Tony Lee: That's great, Ina. Thank you. It's a terrific overview. Now, of course, what you focused on or what employees are seeking, which is fine, and you've got a lot of CEOs out there who say, "I want a happy workforce and a productive workforce," and this is the direction they're going. But now let's look at the other side. There are a growing number of CEOs and boards and executive teams that are saying, "It's not the same. When we don't have employees physically together, we don't have the same level of innovation. Culture suffers. So although the employee may be happier with the greater flexibility at home, we don't think it's a as productive a workplace as it can be." So what would you say to those CEOs who would say that?
Ina Purvanova: Absolutely. I think that it is very important to realize that there is validity to those concerns. There are dark sides, there's dark sides to anything probably, right? But one of the things that I absolutely am on the same page with companies or CEOs individually who may really wish for people to return to the office is something that I'm actually hearing in those interviews that I'm conducting with employees. Employees themselves recognize that they actually do feel more disconnected from their organizations than before. They, by the way, do not feel more disconnected from their immediate teams. So they are still able to maintain a very high level of team cohesion and just positive relationships with their team members through this combination of technology and in person interactions that's emerging for most teams, but they really do recognize that they feel less connected to the organization. So there is something to be said about the idea of returning to the office, at least on some base of the week to allow for that greater connection.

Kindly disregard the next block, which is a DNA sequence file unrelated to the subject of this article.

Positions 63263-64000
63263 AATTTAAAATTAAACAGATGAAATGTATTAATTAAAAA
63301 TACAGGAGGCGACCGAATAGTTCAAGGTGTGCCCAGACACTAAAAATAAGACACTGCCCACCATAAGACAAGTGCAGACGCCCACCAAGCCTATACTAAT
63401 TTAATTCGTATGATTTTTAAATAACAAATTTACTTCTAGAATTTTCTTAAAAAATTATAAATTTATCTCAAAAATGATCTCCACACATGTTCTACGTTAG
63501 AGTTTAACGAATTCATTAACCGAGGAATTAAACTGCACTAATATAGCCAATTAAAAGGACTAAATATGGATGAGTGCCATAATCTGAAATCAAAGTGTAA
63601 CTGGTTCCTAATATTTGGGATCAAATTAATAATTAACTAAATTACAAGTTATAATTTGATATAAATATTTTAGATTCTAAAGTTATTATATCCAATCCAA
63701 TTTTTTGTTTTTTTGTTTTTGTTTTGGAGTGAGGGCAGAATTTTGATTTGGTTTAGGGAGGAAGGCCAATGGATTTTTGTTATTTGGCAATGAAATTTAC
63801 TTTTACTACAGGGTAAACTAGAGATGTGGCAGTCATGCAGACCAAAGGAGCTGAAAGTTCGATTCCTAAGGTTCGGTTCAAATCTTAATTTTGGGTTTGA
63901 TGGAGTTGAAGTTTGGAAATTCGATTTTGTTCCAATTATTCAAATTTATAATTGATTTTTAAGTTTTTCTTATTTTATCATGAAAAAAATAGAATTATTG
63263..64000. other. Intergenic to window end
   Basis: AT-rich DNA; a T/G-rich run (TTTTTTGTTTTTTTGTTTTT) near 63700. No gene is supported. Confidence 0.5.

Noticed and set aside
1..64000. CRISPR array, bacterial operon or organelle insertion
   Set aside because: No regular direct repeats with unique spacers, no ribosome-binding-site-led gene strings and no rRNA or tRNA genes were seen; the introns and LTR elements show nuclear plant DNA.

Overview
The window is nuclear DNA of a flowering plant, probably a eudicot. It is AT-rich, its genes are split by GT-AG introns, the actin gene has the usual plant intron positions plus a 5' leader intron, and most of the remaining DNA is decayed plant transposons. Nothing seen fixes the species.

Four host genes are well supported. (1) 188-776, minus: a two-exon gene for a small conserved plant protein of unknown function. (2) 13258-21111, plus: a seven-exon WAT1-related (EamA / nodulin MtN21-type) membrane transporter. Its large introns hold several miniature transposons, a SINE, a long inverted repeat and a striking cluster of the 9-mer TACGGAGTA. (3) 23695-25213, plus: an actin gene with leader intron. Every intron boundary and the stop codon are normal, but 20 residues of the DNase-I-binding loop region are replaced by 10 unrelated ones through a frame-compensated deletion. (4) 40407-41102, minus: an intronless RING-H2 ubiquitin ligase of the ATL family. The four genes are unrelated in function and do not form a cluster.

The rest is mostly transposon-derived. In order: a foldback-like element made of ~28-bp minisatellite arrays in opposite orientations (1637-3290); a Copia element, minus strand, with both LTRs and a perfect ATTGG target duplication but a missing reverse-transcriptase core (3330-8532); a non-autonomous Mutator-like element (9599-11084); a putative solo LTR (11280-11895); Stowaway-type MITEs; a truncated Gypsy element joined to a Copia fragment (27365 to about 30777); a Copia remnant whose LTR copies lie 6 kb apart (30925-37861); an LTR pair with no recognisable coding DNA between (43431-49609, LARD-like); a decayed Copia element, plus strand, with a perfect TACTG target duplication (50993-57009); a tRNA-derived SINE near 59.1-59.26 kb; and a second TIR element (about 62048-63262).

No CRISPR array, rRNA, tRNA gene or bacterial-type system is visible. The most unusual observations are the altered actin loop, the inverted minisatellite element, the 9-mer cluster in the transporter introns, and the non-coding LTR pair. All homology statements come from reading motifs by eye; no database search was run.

I also think that CEOs who make those kinds of determinations and decisions have a point too, in terms of the experience of new employees. And those may be employees who have just started with their company but have prior work experience, or it could be employees who are completely new to work. So maybe college graduates who are just starting their work experience. For those people, they really struggle to feel integrated, to feel inculturated into the organization when half of the people are not in the office half of the time or more. And in fact, especially new employees who are new to the world of work as well have shared with me that they feel that their direct supervisors are 'bad leaders', quote unquote, simply because they're not in the office a lot because those employees feel that their needs are not being met, they're not being taught to the ropes, they are not being introduced to how to do their actual jobs.
So they are some good reasons for why returning to the office in some shape or form makes a lot of sense. Now, I also want to say that there are some not so good reasons. So some points of disagreement perhaps that I would say I would have with companies who very much want to return to the office at all costs. I think one example of a bad reason is simply being old fashioned and unwilling to change. So that's never a good reason to continue on with old ways if literally the only reason why you want to continue with the old way is simply that that's all you know. Well, learn something new. Another really bad reason I think is, and that's probably the more important, is that a lot of organizations, a lot of top leaders who want to return to the office are doing it out of lack of trust.